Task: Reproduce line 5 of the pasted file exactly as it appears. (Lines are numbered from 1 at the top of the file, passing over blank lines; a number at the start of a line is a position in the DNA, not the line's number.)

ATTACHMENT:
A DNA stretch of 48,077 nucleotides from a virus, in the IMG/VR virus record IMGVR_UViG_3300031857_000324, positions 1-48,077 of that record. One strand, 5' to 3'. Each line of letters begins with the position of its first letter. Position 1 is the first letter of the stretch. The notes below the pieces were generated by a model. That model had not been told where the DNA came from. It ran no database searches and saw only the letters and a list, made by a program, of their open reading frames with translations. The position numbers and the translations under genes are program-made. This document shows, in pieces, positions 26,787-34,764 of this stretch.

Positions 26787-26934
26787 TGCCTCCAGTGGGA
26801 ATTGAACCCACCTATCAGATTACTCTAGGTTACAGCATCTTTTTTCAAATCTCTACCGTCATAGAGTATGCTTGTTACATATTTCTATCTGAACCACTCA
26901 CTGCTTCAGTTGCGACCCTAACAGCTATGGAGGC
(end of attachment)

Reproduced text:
26901 CTGCTTCAGTTGCGACCCTAACAGCTATGGAGGC